• jojo

    A Minimum Hourly Rate for All Co. OTR Drivers would solve many, many Problems. By tying this rate to the Minimum Wage Standard already in place the general public would understand and support this type of system.
    Due to all of the variables, the Drivers need to look at this situation carefully or a system will be implemented by those who currently dictate Co. OTR Drivers Wages.
    This is the formula that I have devised. It has 4 parts that I believe would cover all of the variables.
    Base Minimum Hourly Rate +
    Equipment Operated Pay +
    Haz Mat Pay -
    MVR = Co. OTR Drivers Hourly Rate of Pay.
    This system would be a flat rate for ALL hours the Driver is performing the duties of the job under direction of the employing company.
    The Driver has been told to take 10.5 hrs break time. The Driver has been told to wait to load or offload. The Driver has been told to sit (possibly several days) before they can load or offload at a shipper or receiver. The Driver is required to sit if out of hours, etc.
    It is easier to list when a Driver is not at work. 1. A Driver on home time or who may be taking time off on the road. 2. A driver that turns a load down. 3. An AT FAULT Driver that has caused a SERVICE FAILURE.
    Drivers are AT work to earn money so that they may enjoy time away from work yet they are paid by the mile. All time and duties beyond driving are unpaid. What other industry would get by with this?

  • JW

    Rarely does anyone mention the mileage pay that is based on the household carriers guide.At best you get paid for 90% of the miles you drive. The HHCG was implimented in 1936.Although it is updated every few years it doesn’t take in account of hazmat and other detours for trucks .The last time I think it was updated was 2009 and as an example Cinncinatti suddenly moved 16 miles closer to Louisville, thats using the very same roads we have used for over 40 years. The east to west milages are fairly close but if you run to the south east you”ll take a beating on the pay miles. You can get to point b from point a based on the pay miles but believe me you don’t want to run most of those roads and the companies don’t want you to either.It takes a lot longer and your fuel milage suffers.It is faster and safer to stay on the interstate and better for your fuel milage. A lot of carriers pay hub miles but most use the HHCG. When you ask and I have many times about changing the milage pay they always tell us that the shippers won’t agree to it and the company won’t pay anymore than they can bill the shipper. Recently some carriers are slowly moving to practical miles but as with anything in trucking, things move slowly, especially when it comes to drivers pay.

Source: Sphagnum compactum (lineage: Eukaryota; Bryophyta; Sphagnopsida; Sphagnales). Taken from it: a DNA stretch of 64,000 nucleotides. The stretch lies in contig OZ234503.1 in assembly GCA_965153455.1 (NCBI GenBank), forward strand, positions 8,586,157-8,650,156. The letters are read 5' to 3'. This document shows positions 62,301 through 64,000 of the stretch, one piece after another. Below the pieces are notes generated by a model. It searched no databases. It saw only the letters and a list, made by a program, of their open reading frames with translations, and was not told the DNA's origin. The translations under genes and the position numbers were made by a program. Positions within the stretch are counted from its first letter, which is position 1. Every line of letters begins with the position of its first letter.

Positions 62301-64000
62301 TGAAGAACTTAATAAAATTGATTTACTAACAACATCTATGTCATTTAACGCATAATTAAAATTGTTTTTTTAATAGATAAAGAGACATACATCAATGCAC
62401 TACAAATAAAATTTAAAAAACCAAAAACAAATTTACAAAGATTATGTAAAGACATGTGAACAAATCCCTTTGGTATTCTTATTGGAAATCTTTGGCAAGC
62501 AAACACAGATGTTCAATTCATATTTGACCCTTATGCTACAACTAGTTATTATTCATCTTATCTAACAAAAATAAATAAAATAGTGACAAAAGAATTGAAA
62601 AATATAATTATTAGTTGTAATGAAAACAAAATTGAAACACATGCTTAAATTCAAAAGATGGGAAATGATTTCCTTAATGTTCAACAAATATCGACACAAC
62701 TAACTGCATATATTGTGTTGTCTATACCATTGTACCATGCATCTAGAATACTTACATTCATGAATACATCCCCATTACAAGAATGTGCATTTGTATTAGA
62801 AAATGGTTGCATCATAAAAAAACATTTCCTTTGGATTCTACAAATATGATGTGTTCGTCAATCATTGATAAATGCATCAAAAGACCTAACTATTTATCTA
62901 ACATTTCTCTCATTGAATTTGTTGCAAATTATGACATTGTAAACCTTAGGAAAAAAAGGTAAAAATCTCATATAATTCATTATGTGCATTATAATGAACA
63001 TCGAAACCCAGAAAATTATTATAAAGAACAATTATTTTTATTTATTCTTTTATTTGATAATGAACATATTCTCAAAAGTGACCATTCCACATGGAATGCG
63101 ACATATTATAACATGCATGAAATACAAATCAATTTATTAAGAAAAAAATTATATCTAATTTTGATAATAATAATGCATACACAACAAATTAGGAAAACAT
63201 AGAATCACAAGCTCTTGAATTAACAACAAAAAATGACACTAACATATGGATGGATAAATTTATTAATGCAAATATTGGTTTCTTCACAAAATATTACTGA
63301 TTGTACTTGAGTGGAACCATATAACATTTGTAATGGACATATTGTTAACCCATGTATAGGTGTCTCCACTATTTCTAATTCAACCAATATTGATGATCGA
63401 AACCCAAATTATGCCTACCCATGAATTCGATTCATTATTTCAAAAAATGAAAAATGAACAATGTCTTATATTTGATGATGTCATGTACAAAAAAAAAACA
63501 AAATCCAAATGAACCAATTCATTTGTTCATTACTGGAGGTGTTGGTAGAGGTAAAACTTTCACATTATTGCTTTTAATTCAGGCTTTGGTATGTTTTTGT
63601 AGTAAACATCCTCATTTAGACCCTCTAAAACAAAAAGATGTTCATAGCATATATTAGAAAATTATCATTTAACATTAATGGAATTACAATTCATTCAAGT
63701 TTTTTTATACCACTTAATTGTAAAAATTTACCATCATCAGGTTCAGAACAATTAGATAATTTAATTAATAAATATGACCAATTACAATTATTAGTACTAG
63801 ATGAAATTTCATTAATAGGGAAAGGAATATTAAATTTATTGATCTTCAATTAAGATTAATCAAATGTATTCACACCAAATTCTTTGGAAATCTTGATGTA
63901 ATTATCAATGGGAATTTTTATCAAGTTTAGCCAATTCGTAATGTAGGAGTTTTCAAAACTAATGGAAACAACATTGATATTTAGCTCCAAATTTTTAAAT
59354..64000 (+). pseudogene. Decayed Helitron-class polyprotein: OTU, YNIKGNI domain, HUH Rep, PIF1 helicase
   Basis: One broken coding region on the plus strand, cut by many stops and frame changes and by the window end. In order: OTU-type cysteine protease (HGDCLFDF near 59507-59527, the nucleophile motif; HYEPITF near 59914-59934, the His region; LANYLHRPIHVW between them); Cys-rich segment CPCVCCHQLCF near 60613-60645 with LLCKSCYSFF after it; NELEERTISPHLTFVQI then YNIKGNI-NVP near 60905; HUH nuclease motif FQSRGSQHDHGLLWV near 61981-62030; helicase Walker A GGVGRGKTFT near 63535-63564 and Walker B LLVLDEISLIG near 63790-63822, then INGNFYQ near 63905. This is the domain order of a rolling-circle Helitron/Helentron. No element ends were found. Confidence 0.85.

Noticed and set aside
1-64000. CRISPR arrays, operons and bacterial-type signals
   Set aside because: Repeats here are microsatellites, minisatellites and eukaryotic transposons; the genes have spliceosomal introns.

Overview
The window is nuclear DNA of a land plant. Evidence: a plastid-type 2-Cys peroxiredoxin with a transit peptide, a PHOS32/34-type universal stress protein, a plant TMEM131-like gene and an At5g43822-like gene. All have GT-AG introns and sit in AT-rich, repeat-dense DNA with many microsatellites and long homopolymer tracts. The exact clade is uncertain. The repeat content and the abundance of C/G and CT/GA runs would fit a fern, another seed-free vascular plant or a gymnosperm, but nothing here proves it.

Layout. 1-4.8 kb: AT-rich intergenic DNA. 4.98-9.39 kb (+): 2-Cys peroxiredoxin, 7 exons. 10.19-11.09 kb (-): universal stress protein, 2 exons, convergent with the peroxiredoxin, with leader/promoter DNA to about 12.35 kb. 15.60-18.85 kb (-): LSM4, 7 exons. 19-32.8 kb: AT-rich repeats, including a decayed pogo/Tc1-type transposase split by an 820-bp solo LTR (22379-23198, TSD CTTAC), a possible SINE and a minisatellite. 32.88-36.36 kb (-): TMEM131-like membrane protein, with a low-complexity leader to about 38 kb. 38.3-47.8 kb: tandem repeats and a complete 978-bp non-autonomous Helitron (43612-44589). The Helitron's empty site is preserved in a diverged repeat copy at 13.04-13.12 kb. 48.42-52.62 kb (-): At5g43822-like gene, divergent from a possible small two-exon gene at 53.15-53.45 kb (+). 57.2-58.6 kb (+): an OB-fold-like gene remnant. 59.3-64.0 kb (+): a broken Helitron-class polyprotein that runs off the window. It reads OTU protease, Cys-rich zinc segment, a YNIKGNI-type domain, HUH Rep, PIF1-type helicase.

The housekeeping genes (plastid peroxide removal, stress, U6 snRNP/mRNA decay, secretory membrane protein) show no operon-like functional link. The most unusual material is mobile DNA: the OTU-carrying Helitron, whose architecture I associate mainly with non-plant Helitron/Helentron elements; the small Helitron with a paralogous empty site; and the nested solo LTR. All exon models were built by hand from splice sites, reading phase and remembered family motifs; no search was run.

• JandM

    Get rid of all the extra drivers and the industry will improve across the board. A shortage of drivers has been an on going lie. Yes every company is hiring so they can cut rates and underbid the other guy.When has a shipper / broker begged a trucking company to haul there frieght at what ever rate just get it done. day in and day out. $4 to $5 per mile for all general frieght because they can’t find drivers. Supply and demand does not mean supply way to ment trucks and demand less money to keep the trucks moving. How many of you have hauled stuff and said this is stupid, what a waste of money. Fax shipping costs are a very small part of the overall production costs. We take a laod worth $50k 500 miles for $1000 to $1500 if we are lucky.

  • TRUCKRIGHT

    Goodaye all. In Australia we have the Chain of Responsibility that is meant to share the blame as it were and hold shippers and consignors responsible for delays etc. It is a terrific idea, but does not work fully as yet, the driver is still the one swinging at the end of the chain and is hit first. Until the rest of the people up the chain are held accountable, it will continue to be a “good” idea.
    For pay, we finally got a Safe Rates Tribunal, which was meant to give us a “Safe” rate of pay, but two problems, one it has not yet done so, and two, the new incoming liberal government looks hell bent on getting rid of it. The big companies certainly do not want drivers paid more and we should be paid both for the hours we are working or waiting and for the value of the vehicles we drive, the value of the cargo and the lifestyle we lead to allow others to do the same. Keep fighting and NEVER GIVE IN. Safe Travelling, Rod.

  • http://thedotdoctor.com/ Andrea Sitler PhD DsC

    Drivers need to learn to stick together just like the industry needs to learn to do. Divided we all. It is that simple. Stop the throat cutting and start working as a collective. Your voices will be then be heard and change can be effectuated.